Will the Patriots sign Hunter Henry in the off-season? @joelshapiro20
I'm not sure the Chargers will let him escape, but if you saw the way Bill Belichick made a beeline to Henry after the LA-Pats game this past season, it would sure seem like Belichick has an appreciation for the kind of player Henry is and how could he not?
The Patriots have four tight ends on their roster for 2021, including two they traded up for in last year's draft. Combine those with Ryan Izzo, who got a ton of experience with over 600 snaps this season and then Matt LaCosse, who was signed to a two-year deal in 2019, and the team does already have some interesting depth.
Now, it's not top-level depth, and the lack of production by all four of those players in limited action over the last two season should correctly give anyone pause to think any of them are locks to elevate the position group to the next level. But there is enough there to foster some competition and all four should at least be somewhat better in 2021 than we've previously seen.
Henry would certainly put them over the top, but are the Patriots interested in making that kind of splash move when they've already invested significant draft capital in the position? Or would they prefer to see what happens in a competition in those players and address the cap space elsewhere? If LA locks up Henry, Jonnu Smith could be a potential target. –Mike Dussault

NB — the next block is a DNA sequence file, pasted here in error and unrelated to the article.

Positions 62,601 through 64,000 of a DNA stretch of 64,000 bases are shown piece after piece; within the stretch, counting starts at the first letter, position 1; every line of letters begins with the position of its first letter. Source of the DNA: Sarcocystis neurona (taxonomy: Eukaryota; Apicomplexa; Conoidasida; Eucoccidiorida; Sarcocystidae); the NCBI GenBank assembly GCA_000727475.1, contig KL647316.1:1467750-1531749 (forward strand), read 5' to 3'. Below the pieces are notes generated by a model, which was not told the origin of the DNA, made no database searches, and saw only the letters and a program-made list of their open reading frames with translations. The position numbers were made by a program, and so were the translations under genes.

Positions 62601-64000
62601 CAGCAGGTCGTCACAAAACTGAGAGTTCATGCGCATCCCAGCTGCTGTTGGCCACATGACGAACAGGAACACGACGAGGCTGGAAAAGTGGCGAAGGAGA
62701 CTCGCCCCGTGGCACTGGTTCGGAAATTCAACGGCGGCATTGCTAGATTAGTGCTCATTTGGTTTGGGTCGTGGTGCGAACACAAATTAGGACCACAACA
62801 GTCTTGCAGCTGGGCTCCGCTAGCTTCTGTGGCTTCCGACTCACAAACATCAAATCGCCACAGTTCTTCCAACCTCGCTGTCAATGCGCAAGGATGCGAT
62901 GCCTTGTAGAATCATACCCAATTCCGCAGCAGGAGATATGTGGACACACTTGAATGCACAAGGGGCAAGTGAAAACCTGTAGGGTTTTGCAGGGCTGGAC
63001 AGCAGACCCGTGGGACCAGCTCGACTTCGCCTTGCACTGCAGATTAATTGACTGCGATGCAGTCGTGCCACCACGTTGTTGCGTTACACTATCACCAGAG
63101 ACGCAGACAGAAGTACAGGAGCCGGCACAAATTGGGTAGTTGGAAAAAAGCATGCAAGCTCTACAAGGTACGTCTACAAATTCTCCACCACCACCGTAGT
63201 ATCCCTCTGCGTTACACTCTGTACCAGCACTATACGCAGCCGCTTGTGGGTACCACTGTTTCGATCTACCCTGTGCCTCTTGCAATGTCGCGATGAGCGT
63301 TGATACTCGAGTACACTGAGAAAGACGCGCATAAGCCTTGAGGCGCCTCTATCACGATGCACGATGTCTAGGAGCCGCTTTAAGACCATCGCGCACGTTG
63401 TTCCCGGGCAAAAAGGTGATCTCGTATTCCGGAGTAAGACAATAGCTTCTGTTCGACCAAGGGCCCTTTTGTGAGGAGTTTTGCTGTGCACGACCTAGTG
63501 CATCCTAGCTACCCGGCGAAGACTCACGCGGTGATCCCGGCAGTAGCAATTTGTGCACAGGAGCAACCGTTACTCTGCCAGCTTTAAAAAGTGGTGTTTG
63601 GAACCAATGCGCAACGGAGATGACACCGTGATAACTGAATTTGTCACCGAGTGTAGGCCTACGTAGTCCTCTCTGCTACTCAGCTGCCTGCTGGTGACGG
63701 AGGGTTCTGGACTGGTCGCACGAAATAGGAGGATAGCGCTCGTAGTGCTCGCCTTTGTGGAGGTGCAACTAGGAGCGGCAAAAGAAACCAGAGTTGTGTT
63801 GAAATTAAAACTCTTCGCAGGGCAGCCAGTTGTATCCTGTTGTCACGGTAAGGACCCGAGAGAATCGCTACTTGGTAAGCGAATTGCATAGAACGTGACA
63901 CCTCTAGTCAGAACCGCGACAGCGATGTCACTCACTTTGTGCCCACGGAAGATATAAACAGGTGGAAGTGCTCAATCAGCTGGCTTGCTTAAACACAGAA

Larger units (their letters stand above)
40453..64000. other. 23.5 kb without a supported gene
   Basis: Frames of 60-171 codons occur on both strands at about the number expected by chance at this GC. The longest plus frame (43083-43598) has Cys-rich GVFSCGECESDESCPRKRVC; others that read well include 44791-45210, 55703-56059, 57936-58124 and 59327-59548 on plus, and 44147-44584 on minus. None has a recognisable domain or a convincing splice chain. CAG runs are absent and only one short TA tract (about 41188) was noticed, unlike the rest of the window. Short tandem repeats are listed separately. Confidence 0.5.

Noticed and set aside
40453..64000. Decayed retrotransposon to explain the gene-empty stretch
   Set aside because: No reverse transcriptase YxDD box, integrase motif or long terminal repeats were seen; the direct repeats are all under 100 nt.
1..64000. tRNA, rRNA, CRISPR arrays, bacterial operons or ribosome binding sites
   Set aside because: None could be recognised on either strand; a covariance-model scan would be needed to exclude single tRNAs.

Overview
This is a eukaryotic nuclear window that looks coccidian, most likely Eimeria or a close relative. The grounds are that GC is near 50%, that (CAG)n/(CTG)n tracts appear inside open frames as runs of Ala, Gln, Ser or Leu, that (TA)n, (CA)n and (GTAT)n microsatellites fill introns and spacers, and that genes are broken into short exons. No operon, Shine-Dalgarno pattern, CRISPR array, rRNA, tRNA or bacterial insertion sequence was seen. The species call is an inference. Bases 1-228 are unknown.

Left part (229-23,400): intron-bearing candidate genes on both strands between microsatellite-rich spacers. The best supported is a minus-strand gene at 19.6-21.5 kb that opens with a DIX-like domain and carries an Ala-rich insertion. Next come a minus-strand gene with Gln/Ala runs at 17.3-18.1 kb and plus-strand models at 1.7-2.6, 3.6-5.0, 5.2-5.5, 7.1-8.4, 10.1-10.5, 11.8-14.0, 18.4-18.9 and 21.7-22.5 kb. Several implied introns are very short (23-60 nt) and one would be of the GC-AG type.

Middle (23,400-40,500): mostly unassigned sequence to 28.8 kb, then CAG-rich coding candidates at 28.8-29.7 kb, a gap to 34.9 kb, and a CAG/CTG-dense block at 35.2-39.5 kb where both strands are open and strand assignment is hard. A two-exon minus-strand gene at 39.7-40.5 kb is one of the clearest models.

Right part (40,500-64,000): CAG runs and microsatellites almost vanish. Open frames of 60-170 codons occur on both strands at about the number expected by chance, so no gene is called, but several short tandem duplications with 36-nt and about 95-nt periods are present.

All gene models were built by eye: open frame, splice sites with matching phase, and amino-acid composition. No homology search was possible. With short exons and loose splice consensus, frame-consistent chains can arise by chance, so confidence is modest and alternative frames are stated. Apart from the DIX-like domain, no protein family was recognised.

Why hasn't there been any interest in Josh McDaniels as a HC? (Obviously don't want him to leave) just curious if you had any thoughts? Still the Indy debacle?! @micha2334
It seems like there's a lot of hot, young coordinators out there that are stealing some of McDaniels' heat this offseason. It's kind of how the league goes, it wasn't long ago that Brian Daboll was kind of toiling behind McDaniels with no chance for growth in New England and now he's one of the top names mentioned out there.
Given difficult circumstances this season, McDaniels pulled about as much as he could've out of this offense, but after two years of sub-par attacks there's no question they need to make strides in 2021 and that's hard to do with so much uncertainty at quarterback, running back and along the interior of the offensive line.
I still wouldn't be surprised to see him pop up as a candidate this offseason and a resurgent effort in 2021 would put McDaniels' name back atop the head coaching candidates list. –Mike Dussault
Out of the crazy long list of free agents this season who would you expect to be nailed on keepers? And with Edelman getting older and more injured do you think a trade might be in the cards for him with only a $2.5m-ish dead space cap hit? @april29ste